COOPERSTOWN — Coping with a shortage of mental health providers, Bassett Medical Center is taking steps to reduce its 20-bed psychiatric unit to 10 beds effective Dec. 1, hospital officials have confirmed in response to inquires from The Daily Star.
Hospital spokeswoman Karen Huxtable-Hooker said the downsizing of the unit was prompted by what she called a short-term staffing issue.
The hospital will be at 10 psychiatric beds for “the foreseeable future,” she said.
Dr. Celeste Johns, the hospital’s chief of psychiatric, said in an email forwarded to the newspaper by Huxtable-Hooker that “provider shortages are particularly critical in Psychiatrists (MD positions) and Psychiatric RN positions, as well as psychiatric social workers.”
She added: “Psychiatrists are a nationwide shortage specialty, and facilities in Central New York share our difficulty in recruiting and retaining qualified psychiatrists.”
Hospital officials acknowledged that financial challenges are intertwined with the shortage of providers specializing in psychiatric services.
“They (providers) are hard to find and using temporary professional staffing is very expensive and reimbursement rates often don’t cover the costs of providing mental health services,: Huxtable-Hooker said. “These issues are also acknowledged by OMH (the state Office of Mental Health) and DOH (the state Department of Health.)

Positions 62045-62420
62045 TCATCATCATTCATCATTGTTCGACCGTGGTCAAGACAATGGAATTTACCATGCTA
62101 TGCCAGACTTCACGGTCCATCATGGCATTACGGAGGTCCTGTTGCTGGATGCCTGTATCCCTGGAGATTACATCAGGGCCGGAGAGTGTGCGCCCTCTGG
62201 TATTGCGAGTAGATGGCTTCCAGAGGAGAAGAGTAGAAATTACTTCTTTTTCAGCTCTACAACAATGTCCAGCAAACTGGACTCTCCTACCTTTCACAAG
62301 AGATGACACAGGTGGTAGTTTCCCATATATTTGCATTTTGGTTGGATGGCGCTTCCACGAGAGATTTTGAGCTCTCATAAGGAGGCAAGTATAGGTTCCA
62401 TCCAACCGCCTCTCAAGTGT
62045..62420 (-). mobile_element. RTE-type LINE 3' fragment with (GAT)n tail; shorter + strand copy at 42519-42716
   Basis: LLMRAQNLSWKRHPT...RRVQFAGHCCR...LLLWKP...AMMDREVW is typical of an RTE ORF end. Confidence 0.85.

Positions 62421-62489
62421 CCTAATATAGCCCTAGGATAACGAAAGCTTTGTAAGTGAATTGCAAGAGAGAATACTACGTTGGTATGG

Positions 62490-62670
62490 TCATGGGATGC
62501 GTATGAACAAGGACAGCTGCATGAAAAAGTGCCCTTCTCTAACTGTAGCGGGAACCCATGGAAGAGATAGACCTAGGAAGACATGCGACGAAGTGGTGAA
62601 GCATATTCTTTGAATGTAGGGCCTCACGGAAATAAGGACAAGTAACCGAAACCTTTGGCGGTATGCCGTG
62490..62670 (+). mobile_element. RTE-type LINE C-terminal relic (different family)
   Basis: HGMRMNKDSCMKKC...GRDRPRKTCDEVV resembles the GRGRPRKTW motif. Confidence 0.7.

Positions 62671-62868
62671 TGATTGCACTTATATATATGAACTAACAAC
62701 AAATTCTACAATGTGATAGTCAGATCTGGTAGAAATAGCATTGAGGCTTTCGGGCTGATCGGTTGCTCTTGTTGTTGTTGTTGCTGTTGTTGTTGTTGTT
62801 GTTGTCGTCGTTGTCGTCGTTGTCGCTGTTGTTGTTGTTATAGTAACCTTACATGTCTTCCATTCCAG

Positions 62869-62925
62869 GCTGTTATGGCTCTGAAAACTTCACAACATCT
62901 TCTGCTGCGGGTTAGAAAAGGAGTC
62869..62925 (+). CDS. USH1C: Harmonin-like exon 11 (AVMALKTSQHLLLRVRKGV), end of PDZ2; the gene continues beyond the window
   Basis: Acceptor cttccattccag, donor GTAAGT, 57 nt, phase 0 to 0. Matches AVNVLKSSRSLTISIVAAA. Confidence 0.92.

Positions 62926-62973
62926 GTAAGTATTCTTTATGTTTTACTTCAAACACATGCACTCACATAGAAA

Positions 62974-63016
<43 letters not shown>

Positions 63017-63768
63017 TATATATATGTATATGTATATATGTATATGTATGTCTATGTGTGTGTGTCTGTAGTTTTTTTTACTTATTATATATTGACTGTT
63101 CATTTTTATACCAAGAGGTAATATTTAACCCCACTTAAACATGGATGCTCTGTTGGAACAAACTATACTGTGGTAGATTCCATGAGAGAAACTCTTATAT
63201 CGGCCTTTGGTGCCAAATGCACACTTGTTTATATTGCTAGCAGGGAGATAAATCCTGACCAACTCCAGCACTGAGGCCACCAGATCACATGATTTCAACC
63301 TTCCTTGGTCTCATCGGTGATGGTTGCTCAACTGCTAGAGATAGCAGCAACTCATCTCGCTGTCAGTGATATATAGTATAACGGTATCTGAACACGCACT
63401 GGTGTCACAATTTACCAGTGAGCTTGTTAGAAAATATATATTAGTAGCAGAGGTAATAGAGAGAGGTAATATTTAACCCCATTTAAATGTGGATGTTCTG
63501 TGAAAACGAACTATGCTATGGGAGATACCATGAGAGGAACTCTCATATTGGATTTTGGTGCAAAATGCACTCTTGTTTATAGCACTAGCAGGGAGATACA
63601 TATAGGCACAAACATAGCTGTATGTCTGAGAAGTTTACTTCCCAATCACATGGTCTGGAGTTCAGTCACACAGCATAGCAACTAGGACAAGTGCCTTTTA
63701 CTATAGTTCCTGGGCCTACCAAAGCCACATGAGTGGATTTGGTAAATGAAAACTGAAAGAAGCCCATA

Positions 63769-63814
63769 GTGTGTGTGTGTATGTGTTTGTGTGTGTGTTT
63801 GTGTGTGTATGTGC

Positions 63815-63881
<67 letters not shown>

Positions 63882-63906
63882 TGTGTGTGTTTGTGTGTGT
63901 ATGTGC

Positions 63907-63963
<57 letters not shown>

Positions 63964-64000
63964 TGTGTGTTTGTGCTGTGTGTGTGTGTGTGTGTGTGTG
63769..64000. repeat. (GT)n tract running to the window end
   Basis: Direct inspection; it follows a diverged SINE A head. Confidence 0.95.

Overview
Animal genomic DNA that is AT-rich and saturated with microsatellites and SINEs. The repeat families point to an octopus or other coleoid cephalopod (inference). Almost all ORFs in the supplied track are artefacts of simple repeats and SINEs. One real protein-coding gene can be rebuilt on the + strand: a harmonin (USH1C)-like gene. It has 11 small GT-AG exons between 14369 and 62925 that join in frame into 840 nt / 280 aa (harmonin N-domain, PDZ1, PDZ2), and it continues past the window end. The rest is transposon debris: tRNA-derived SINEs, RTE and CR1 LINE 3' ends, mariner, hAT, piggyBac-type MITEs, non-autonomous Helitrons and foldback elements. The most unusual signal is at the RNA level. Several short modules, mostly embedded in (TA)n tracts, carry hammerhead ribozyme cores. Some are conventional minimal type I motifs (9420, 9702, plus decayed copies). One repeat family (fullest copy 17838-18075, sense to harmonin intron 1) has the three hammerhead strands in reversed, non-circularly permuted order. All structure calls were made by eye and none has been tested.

Bassett cut the number of psychiatric beds to 10 for one month last summer for the same reason it is moving to do so again, she said.
Johns said the hospital is in conversation with state officials on the “complex issue of maintaining psychiatric services for the region and trying to determine where Bassett fits into the state’s overall solution for mental health.”
The national shortage of hospital psychiatric beds was spotlighted this week in Virginia, when a state senator, Creigh Deeds, was stabbed more than 10 times by his 24-year-old son, who then shot himself.
One day before the attack, the local sheriff took the son to a hospital under an emergency custody order. The Richmond Times-Dispatch reported the son had to be released because there were no available psychiatric beds at the hospital.